Disastrous Aftermath of Middle East Conflicts

© AFP 2022 / GEORGE OURFALIANSyrian pro-regime fighters walk in a bombed-out steet in Ramussa on September 9, 2016, after they took control of the strategically important district on the outskirts of the Syrian city of Aleppo yesterday
Syrian pro-regime fighters walk in a bombed-out steet in Ramussa on September 9, 2016, after they took control of the strategically important district on the outskirts of the Syrian city of Aleppo yesterday - Sputnik International
Ahead of the 71st session of the United Nations General Assembly in New York, Christine Lagarde, Managing Director of the International Monetary Fund (IMF), wrote an article on the economic costs of Middle East conflicts and ways to deal with them.

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In addition to tremendous human costs, conflicts in the Middle East have resulted in considerable economic losses, including destruction of production capacities, degradation of education and depletion of human resources.

After the conflicts end the IMF and the international community will be asked to contribute to economic reconstruction in the region. Thus, the IMF prepared a study on the current economic problems and ways to deal with them in the post-conflict era, Lagarde wrote in an article for Le Huffington Post.

The author highlighted three main aspects of the issue.

First, economic costs of the conflict are tremendous.

"In addition to tragic human losses and material damages, conflicts in Iraq, Libya, Syria and Yemen have increased already high unemployment and poverty rate. They have also erased progress in development for entire generation. For example, in 2013, 52 percent of Syrian kids did not attend school, and life expectancy dropped from 76 to 56 years," the article read.

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The conflicts have also accelerated the inflation rate, degraded the financial and fiscal situation, resulted in sharp recession and weakened state institutions.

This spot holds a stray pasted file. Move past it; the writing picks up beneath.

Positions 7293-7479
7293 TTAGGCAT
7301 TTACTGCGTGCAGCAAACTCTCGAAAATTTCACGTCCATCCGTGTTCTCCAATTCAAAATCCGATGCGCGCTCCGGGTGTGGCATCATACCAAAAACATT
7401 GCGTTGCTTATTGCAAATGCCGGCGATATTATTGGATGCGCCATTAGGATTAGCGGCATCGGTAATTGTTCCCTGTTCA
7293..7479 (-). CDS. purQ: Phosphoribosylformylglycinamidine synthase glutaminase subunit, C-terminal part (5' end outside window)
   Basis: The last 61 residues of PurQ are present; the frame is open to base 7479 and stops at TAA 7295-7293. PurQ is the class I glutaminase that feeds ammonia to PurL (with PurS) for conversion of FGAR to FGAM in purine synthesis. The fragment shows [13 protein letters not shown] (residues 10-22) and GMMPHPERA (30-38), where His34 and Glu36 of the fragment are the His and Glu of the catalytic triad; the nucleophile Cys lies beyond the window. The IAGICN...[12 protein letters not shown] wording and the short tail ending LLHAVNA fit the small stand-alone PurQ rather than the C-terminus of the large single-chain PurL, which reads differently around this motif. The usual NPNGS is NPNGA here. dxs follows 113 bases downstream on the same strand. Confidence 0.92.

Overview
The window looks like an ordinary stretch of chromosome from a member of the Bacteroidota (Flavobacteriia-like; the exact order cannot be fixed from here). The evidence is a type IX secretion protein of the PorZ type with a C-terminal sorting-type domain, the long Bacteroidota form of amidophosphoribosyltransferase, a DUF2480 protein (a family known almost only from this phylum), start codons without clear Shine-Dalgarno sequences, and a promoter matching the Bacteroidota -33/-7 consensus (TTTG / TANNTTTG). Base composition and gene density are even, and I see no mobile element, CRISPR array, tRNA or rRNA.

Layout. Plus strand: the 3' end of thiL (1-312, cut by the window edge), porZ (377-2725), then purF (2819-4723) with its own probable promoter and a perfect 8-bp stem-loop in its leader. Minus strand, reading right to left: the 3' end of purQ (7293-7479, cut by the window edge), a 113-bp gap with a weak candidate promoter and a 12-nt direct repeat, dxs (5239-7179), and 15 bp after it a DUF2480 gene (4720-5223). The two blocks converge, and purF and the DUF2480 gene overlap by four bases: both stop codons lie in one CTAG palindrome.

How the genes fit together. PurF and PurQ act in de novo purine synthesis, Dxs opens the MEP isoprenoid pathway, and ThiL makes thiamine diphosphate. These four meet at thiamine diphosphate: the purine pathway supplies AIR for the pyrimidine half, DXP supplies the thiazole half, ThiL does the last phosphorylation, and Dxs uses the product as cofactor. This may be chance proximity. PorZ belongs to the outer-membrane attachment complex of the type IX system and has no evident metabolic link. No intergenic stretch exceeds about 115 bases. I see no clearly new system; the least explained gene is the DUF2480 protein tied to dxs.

The Syrian war has halved the country’s GDP from pre-war levels in 2010. In May 2015, inflation jumped to 300 percent. In 2015, Yemeni GDP dropped by 25-35 percent.

According to IMF estimates, if the Syrian economy grows 4.5 percent a year it will take over 20 years to restore GDP to 2010 levels.

"The conflicts cross borders and have consequences in bordering countries, like Jordan, Lebanon, Tunisia and Turkey. These countries have faced a wide range of challenges, including refugees, security issues and social tensions. All of the above have impact on state institutions and their ability to implement reforms," Lagarde wrote.

Furthermore, she outlined measures that would help limit the consequences of the conflicts. It is crucial to preserve key administrative financial institutions, including fiscal agencies and central banks. Wartime experience proves that they are crucial because they maintain salaries and healthcare for people.

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Conflicts are always a burden the budget. This is why it is important to make priorities in public spending, in order to protect the most vulnerable social groups.

Conflicts also result in macroeconomic instability, including increasing budget and foreign imbalances, because central banks play an important role in financing economic activities in such countries as Yemen and Libya, the article read. This results in increasing inflation rate and shrinking currency reserves.

Finally, foreign partners, including the IMF, should help the countries withstand the conflicts and overcome the aftermath. These measures should include additional finances for countries accepting refugees, humanitarian and development programs for the war-ravaged countries as well as direct financial aid and cheap loans.

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